Photos by Hayden Wheeler
Wednesday June 6
The UK premiere of Poland’s R.U.T.A. certainly lived up to expectations. Punk singer Guma was as loud and gobby as ever, but the Kings Place technical people did a great job on the sound so the subtleties of the weird instrumentation – archaic fiddles, saz, bass clarinet and percussion – came over much clearer than when I’d heard them in Poland. Nasta Niakrasava (pictured below), from Belarus, is a wonderful folk singer who brings warm, melodic vocals to the punkish frenzy. R.U.T.A. also brought Polish headbangers to Kings Place for the first time – some that I spoke to had come all the way from Bognor Regis! Hopefully this had led to R.U.T.A. getting other UK bookings this summer, but most satisfying was esteemed Songlines’ editor Jo Frost, who’d been sceptical about the band, admitting that she’d loved them. Don’t miss their session on Radio 3’s World on 3 at 23.00 on Fri June 22.
Thurs June 7
Tonight saw an accordion and tango link that worked in practise as well as theory. Finnish accordion and double-bass duo Lepistö & Lehti play superbly inventive music with gently humorous introductions. Their most spectacular song is ‘Raudanskelä’ (Blacksmith) in which Markku Lepistö evokes sparks with ferociously difficult accordion flourishes while Pekka Lehti strikes his bass with a stick (from an African mouth bow with natural rubber which gives it a great sound for hitting). Kosmos Trio (pictured below) were playing with Serbian accordionist Miloš Milivojević, who has a different and more robust style than Lepistö. Their lead fiddler, Harriet Mackenzie, is formidable referencing Vaughan Williams The Lark Ascending as well as the popular Romanian encore tune ‘Ciocarlia’ (The Lark) in her virtuoso playing. The Fugata Quintet were a fiery finish with Astor Piazzolla – his music is so dark and edgy, with all that violin scratching on the bridge, and yet so gorgeously lyrical. They seemed a little too buried in their scores compared to the visible musical interaction we’d had earlier in the evening.
Fri June 8
Two quartets tonight. Spiro brought a stylish start to the evening, although they seemed more gutsy in the more relaxed setting of Sam Lee’s Magpie’s Nest a couple of months back. But I love the unique invention in their music. I went to the Escher museum in the Hague recently and his graphic art with its repetitive images and optical illusions made me think of Spiro’s music. They were followed by Quebec’s Le Vent du Nord (pictured below) also giving their particular take on traditional sounds. Their music has an unstoppable forward propulsion, driven largely by Oliver Demers “on the fiddle and the feet.” How do you play the violin while simultaneously step-tapping? A magnificent show – and they feature in a World on 3 session this Friday June 15. I only managed to catch the first part of the intriguing Sam Lee and Friend’s show. But Lee is a charismatic front man, telling good yarns about the songs he’s collected and arranged for a very diverse group of instruments – including Japanese koto, tabla and a tuned gamelan-like gas canister. We’ve got a feature on him next issue.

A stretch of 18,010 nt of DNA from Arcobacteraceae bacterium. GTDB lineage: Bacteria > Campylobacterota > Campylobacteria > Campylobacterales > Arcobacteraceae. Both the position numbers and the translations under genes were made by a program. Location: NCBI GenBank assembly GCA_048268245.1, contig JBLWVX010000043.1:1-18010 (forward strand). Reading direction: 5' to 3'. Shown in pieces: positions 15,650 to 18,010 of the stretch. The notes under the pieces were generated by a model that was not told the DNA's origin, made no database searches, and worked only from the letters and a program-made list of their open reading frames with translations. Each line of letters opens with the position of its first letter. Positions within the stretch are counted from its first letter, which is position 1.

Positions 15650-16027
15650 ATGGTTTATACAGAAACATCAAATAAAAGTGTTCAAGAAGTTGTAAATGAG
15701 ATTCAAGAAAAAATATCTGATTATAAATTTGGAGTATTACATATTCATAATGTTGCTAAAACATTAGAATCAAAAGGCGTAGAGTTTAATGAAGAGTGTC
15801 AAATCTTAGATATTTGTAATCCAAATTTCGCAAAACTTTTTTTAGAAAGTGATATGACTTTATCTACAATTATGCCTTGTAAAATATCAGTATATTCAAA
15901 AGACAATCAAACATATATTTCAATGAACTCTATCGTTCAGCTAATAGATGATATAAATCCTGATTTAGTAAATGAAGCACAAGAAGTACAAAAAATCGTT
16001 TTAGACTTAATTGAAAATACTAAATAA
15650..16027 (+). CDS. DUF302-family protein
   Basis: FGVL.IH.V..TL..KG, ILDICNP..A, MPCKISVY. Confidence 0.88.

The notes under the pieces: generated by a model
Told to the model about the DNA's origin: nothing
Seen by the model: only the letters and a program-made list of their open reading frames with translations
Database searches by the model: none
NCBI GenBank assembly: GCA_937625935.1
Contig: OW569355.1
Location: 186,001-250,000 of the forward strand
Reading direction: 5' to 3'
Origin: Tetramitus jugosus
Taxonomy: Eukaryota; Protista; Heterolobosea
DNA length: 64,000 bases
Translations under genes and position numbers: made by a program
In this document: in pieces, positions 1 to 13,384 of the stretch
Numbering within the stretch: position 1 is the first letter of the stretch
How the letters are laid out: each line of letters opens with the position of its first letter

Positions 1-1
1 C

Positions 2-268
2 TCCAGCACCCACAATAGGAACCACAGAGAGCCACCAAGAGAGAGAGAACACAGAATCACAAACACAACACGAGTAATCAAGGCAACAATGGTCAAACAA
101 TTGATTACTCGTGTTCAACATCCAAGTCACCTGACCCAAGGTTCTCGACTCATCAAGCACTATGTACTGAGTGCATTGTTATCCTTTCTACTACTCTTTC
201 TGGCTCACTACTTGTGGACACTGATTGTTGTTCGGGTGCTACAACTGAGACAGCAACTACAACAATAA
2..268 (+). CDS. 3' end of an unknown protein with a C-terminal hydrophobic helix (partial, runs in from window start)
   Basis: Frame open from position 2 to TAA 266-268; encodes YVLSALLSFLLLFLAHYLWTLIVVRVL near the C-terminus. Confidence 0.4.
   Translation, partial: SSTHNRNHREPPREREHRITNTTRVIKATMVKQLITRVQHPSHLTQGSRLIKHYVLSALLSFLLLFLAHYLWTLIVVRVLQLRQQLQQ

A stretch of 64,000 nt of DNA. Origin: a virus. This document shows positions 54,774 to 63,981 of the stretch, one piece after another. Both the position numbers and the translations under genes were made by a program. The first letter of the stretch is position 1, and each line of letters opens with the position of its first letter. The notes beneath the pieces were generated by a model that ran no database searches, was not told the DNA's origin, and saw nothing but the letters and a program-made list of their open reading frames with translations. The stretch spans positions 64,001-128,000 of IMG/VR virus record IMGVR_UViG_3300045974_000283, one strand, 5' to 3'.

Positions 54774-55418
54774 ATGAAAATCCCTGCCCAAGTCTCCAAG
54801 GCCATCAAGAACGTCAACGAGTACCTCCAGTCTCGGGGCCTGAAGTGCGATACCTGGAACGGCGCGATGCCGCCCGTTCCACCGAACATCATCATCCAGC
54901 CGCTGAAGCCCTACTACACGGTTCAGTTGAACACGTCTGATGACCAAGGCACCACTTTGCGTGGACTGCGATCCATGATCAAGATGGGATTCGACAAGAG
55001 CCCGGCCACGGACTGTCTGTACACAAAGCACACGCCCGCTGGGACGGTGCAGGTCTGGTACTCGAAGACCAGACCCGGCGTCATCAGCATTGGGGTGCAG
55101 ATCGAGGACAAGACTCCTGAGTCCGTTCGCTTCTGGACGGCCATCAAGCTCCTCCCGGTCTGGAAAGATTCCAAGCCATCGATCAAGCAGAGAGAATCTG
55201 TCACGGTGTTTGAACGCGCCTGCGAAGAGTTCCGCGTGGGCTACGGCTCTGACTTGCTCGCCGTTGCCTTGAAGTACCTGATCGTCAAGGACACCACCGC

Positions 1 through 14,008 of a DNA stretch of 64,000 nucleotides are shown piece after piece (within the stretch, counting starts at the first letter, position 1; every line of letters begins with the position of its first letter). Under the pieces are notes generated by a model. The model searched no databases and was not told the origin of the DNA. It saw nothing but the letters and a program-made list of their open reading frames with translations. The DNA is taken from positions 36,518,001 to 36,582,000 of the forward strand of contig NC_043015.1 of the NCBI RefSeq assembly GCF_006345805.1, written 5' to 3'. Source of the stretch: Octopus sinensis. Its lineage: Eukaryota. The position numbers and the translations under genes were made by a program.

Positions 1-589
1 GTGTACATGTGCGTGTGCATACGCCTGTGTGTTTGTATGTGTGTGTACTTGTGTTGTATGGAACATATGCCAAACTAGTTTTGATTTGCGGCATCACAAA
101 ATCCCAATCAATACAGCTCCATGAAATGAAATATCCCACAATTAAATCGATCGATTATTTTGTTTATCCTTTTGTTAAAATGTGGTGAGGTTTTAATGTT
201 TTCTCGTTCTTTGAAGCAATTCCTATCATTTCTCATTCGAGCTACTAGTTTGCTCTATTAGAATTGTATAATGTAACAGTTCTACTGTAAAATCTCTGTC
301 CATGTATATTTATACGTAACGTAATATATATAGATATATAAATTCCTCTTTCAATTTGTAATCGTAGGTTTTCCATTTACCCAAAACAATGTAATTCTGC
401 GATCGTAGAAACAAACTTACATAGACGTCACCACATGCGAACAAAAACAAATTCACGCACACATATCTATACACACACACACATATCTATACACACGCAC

Sat June 9
Mr Lee featured again as vocalist with the Yiddish Twist Orchestra tonight, in a rather different persona – dapper and hip-swivelling – but a suitable foil to Ben Mandelson’s understated humour. The music is both Yiddish favourites (‘Bei Mir Bist Du Schoen’, popularised by the Andrews sisters in the 1930s) and unknown numbers (sorry I didn’t know any), given a Calypso and Latin flavour. The irresistible urge to dance – led by our recent My World guest Roger Lloyd Pack – caused anxiety with the Kings Place front-of-house. It’s a real shame that they don’t want you dancing in the aisles. Sadly I was unable to catch Lauren Kinsella’s Thought-Fox with oud player Soufian Saihi, but talking to enthusiastic audience members afterwards it sounded like a great show with its Arab-Andalouz meets jazz ingredient. The Madagascar All Stars (pictured below) finished the evening with really glorious music, perfectly suited to the crystal- clear acoustics of the Kings Place concert hall. The four musicians – Dama, Justin Vali, Marius Fenoamby and Erick Manana – sang unaccompanied at first and then laid into their guitars, percussion and gorgeous instruments like valiha and marovany. Dama was an accomplished MC, although French is his first second language! He’d flown in from Madagascar for two concerts in Southampton and London and then was off the next morning to perform with his other band, Mahaleo, in La Reunion. It was a great privilege having them.